The pomegranate tree, “Punica granatum” botanical name in Latin, is native of south-west Asia, and it has been cultivated since ancient times throughout the Caucasia and Mediterranean region.
The pomegranate is a big berry, intermediate in size between a lemon and a grapefruit (2 to 5 inches) with a rounded shape and thick, reddish skin.
The pomegranate represents, with its red colour, the energy of the life and the symbol of vitality and energy.
- The botanical name “Punica” directly come from the Latin word indicating the geographical area nowadays consisting in the coasts of Tunisia and from the population of this area (also called Carthaginians). The Carthaginians population, with Phoenician origin, colonized this territory in the VI century b.C., so the pomegranate tree was called “Punica granatum” because of this geographical origin.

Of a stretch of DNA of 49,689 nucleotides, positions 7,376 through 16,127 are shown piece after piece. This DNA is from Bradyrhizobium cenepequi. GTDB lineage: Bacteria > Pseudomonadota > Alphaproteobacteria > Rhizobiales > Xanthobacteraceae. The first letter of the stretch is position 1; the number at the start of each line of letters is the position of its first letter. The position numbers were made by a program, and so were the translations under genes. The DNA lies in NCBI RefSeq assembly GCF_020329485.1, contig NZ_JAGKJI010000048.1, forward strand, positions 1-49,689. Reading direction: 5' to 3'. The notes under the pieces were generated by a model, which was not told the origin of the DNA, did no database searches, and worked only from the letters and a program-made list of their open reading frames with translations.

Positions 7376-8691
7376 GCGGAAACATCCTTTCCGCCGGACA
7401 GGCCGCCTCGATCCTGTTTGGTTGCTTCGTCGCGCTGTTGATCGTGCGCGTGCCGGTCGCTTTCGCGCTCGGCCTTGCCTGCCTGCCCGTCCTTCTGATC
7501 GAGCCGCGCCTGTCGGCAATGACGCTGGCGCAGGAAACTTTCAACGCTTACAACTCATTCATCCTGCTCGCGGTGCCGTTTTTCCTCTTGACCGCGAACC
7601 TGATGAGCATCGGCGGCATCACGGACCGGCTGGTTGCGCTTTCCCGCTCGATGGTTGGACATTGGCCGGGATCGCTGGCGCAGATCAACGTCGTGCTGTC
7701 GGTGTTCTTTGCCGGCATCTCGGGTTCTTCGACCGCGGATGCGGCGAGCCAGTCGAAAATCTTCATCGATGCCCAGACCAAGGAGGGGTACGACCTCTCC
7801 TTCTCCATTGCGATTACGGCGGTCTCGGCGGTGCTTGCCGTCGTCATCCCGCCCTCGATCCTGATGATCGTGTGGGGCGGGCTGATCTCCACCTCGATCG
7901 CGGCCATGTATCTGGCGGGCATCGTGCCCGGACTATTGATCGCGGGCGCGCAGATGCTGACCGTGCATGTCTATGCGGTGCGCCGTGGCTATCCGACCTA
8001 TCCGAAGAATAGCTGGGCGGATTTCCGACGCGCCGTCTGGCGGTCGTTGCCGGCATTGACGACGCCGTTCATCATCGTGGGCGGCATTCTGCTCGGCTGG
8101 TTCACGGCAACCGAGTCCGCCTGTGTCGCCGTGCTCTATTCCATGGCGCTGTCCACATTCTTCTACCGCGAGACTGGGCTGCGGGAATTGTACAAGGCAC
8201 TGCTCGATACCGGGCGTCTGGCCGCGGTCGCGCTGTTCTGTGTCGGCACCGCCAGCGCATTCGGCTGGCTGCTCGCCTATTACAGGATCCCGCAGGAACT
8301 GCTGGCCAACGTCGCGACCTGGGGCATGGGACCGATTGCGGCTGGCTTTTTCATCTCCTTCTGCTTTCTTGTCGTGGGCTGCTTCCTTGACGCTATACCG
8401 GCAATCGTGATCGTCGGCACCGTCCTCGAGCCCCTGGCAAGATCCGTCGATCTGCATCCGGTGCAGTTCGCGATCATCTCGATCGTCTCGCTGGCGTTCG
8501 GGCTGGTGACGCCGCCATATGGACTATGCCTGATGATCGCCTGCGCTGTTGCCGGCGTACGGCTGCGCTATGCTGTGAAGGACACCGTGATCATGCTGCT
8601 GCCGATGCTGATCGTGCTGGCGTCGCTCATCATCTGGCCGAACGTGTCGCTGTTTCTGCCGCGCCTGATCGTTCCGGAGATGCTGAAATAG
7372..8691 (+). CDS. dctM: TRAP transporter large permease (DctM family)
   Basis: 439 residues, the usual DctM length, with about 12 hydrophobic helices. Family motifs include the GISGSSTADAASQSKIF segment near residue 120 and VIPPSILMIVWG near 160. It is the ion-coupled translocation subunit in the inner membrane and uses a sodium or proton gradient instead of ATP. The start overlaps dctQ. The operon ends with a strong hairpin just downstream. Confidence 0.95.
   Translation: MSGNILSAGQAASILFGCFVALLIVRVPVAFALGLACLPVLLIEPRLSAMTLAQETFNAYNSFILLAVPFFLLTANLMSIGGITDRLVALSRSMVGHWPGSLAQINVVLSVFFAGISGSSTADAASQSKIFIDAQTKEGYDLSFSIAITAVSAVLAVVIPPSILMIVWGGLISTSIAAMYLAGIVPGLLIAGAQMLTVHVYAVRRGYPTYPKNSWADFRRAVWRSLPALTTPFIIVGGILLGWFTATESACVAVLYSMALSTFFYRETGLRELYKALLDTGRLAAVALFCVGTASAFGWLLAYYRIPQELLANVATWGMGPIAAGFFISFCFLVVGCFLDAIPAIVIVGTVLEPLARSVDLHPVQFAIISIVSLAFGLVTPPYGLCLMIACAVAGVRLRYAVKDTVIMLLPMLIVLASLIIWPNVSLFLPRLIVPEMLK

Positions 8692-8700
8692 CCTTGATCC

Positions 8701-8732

- According the Greek myth, the first pomegranate was born from the blood of Dionysus. That happened when the baby child of Dionysus was kidnapped by the Titans (recommended by the jealous Era counsel). The Titans crushed him to pieces, and from the blood spread on the ground, a pomegranate tree came out. Afterwards, from the blood of other heroes like Eteocles and Menoikeus, many others pomegranate trees grew up.